What’s an Air Conditioning Dry Charge?

Over the past several years, both the U.S. and Canadian governments have mandated that all makers of air conditioning equipment stop production of the refrigerant R-22 (Freon) or Hydrochlorofluorocarbons (HCFCs). These refrigerants have been standardly used in air conditioners and heat pumps for the last several decades. The R-22 and HCFC mandates are expected to have the HVAC industry turn to a more green friendly refrigerant with a technical code R410A. R410A has been shown to be safer for the environment. 

In late 2010 reputable air conditioning companies began manufacturing Air Conditioning and Heat Pump units, without adding refrigerant at the factory. These units are more commonly called “dry charged units”. The units can legally be sold and installed allowing the HVAC contractor to charge the unit in the field with R22. R22 is still legal for AC repair or service for a short time longer. The purpose of these Dry Charged Units is to give the greater Philadelphia area a more simple and cost effective replacement option for central air conditioners and heat pumps. However, these units also dodge the spirit of the mandates, which was to help the environment by introducing more environment friendly solutions. 

Philadelphia homeowners should understand that these Dry Charged Units are allowed in the U.S. and Canada. Because of some key ambiguities in the written policies, the entire outdoor unit is technically deemed a replacement “part”. As a result, condensers or heat pumps intended for use in a replacement R-22 system are usually referred to as “Dry Charge” or “Nitrogen Charged” systems. The following are some Frequently Asked Questions about this recent A/C Dry Charge trend. 

Does it make sense to buy a Dry Charge Air Conditioning Unit? 

It depends on a number of things. The most important thing to do is determine what types of HVAC equipment the heating and air conditioning industry offers and seek solutions to meet your personal comfort, efficiency and lifestyle needs. Take time to understand the benefits and difference between a dry charge unit and new air conditioning products with R-410A refrigerant. 

Top reasons for buying an R-410A system 

Current R-410A systems have many benefits to Philadelphia homeowners that Dry Charge units do not. A sample of the benefits include:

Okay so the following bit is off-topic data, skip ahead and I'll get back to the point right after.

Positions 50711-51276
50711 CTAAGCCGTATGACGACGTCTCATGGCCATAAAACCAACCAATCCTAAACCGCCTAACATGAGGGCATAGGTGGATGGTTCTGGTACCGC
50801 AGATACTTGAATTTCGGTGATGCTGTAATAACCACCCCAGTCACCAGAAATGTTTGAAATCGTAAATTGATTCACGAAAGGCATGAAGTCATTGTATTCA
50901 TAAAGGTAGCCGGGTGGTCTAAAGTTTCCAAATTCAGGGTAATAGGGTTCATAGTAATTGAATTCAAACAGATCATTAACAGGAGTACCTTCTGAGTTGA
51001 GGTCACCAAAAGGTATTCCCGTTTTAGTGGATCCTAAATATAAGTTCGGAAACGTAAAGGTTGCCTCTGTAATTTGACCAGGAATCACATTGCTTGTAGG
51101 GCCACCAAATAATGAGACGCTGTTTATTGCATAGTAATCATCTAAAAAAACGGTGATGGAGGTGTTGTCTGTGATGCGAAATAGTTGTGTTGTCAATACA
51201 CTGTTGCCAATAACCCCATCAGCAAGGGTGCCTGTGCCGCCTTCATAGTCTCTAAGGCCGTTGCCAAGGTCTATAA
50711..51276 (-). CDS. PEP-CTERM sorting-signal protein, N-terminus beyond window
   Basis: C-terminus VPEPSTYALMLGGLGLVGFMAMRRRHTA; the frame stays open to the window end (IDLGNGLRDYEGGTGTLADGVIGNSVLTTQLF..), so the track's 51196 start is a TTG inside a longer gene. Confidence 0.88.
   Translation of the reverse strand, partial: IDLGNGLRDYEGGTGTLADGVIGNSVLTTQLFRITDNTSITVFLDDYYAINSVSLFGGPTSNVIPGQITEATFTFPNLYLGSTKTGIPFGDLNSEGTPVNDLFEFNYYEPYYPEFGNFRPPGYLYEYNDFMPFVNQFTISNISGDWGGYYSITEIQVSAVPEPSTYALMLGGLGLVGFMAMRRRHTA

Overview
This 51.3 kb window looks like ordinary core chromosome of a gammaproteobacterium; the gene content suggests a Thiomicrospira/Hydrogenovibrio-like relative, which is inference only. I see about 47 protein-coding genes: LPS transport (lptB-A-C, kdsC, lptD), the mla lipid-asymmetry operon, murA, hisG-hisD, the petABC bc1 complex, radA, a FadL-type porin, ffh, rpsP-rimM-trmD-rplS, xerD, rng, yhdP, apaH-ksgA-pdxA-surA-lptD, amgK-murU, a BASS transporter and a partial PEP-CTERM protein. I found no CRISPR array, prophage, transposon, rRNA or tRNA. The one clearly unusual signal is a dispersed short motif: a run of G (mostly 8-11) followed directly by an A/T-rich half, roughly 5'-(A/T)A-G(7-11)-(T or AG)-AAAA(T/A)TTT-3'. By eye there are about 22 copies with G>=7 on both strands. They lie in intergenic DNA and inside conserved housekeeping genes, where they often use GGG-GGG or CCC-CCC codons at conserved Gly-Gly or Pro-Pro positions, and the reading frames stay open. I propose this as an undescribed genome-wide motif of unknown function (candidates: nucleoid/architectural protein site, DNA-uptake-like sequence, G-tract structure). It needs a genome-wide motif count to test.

• Improved energy efficiency for reduced cost of comfort 
  • Modern technology to lower humidity 
  • Current production refrigerant solutions allowing longer life and extended availability of refrigerant 
  • Longer warranty periods for significant peace of mind 
  • Quieter operation for a more peaceful indoor environment 
  • Earth friendly refrigerant that reduces the carbon imprint that negatively impacts our environment 
  • Matched coil solutions for improved reliability and guaranteed cooling and heating performance 

Is it legal to install Dry Charge units? 

Absolutely. There are no Federal laws or legal restriction on the installation of R-22 or Dry Charge Equipment, as long as it is as a repair for an existing system. 

What about the warranty? 

Major manufacturers have a standard 5-year parts warranty on dry charge units. While this provides industry standard protection on the components it does not provide protection against R-22 refrigerant prices, which are expected to increase significantly. 

How expensive will R-22 get in the next few years? 

It is likely that as a result of supply and demand, R-22 refrigerant will become more expensive. As the phase out process of R22 continues, new R-22 refrigerant production will progressively be reduced, with full elimination of its production in 2020. Until then, indications are that there will likely be sufficient supply to meet the current demand. 

If you have more questions about refrigerant, we encourage you to contact Stallion Heating and Air Conditioning for clarification.